Universal Design

The concepts of universal design and accessible housing are based on the notion that people have a wide range of abilities and needs and that houses should be designed accordingly.

These design considerations range anywhere from installing lever-type handles and rocker light switches to aid those with limited hand strength to installing lifts for those who have trouble navigating stairs.

The three sections on this page are focused primarily on wheelchair accessibility for kitchens, bathrooms and entry- ways, and are guidelines only.

Bathrooms, with their slippery surfaces and hard fixtures, can pose a danger to anyone. Consider these measures for better accessibility:Bathrooms

Bathrooms, with their slippery surfaces and hard fixtures, can pose a danger to anyone. Consider these measures for better accessibility:

• Widen doorways to 32 in. (81 cm) or more. Consider replacing swinging doors with pocket doors.

• Try to provide a clear space of 5 ft. (152 cm) in diameter to provide room for wheelchair maneuverability.

• Install grab bars on walls around the toilets and bathtub for fall prevention and support.

• Install a toilet with adjustable-height or power-lift features. Wall- mounted toilets allow installation at a more convenient height.

• Provide roll-under space, 29 in. (74 cm) high and at least 32 in. (81 cm) wide, for accommodating wheelchairs in sink areas. Install pipe insulation to prevent accidental burns from hot pipes.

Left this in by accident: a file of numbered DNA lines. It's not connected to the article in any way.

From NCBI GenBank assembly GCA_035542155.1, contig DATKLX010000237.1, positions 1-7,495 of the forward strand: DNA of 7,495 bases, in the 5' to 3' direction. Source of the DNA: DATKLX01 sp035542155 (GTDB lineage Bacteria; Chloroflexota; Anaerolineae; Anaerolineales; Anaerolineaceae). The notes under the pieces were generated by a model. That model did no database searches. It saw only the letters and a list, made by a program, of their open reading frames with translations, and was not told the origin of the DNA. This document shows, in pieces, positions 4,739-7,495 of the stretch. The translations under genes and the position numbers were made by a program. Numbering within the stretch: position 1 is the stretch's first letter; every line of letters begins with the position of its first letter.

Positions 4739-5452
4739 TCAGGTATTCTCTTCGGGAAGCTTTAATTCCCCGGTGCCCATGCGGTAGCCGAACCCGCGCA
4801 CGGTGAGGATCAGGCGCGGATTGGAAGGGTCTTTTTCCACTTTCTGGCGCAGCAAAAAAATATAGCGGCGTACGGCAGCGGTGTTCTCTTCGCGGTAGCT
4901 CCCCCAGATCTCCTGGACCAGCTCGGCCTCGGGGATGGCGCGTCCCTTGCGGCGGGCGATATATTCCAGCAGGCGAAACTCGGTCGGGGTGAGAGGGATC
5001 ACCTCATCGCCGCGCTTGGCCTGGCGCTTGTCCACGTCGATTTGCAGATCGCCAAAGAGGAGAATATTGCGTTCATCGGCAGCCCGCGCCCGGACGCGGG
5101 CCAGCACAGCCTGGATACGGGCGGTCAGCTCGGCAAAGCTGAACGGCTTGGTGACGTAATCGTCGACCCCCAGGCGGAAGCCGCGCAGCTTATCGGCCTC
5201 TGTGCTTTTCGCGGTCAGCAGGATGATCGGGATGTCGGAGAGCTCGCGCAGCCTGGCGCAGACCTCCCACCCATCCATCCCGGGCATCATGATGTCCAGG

There are many products and design ideas that can make kitchens more accommodating to wheelchairs. Consider the following measures:Kitchens

There are many products and design ideas that can make kitchens more accommodating to wheelchairs. Consider the following measures:

• Try to provide a clear space, at least 5 ft. (152 cm) in diameter, for wheelchair maneuverability. When possible, allow 48 in. (122 cm) for pathways and clear space in front of appliances and work areas.

• Elevate the dishwasher 6 in. (15 cm) or install a drawer- style model for better access.

• Install full-extension drawer slides to minimize reaching.

Entrances, Doorways and Ramps

Entrances can be made safer and more convenient by installing better lighting and lever-type handles on doors. Other measures for wheelchair accessibility include:

• Make walkways at least 3 ft. (91 cm) wide; 4 ft. (122 cm) is better yet.

• Keep thresholds to a maximum of 1/4 in. (6 mm) in height. If that's not possible, provide threshold ramps.

• Install a “package shelf” at a convenient height.

• Install a ramp or electric lift for accessibility. Ramp slope should not exceed 1:12. In other words, the ramp should rise no more than 1 in. for every 12 in. of length.

Updated: Monday, April 22, 2013 10:22 PST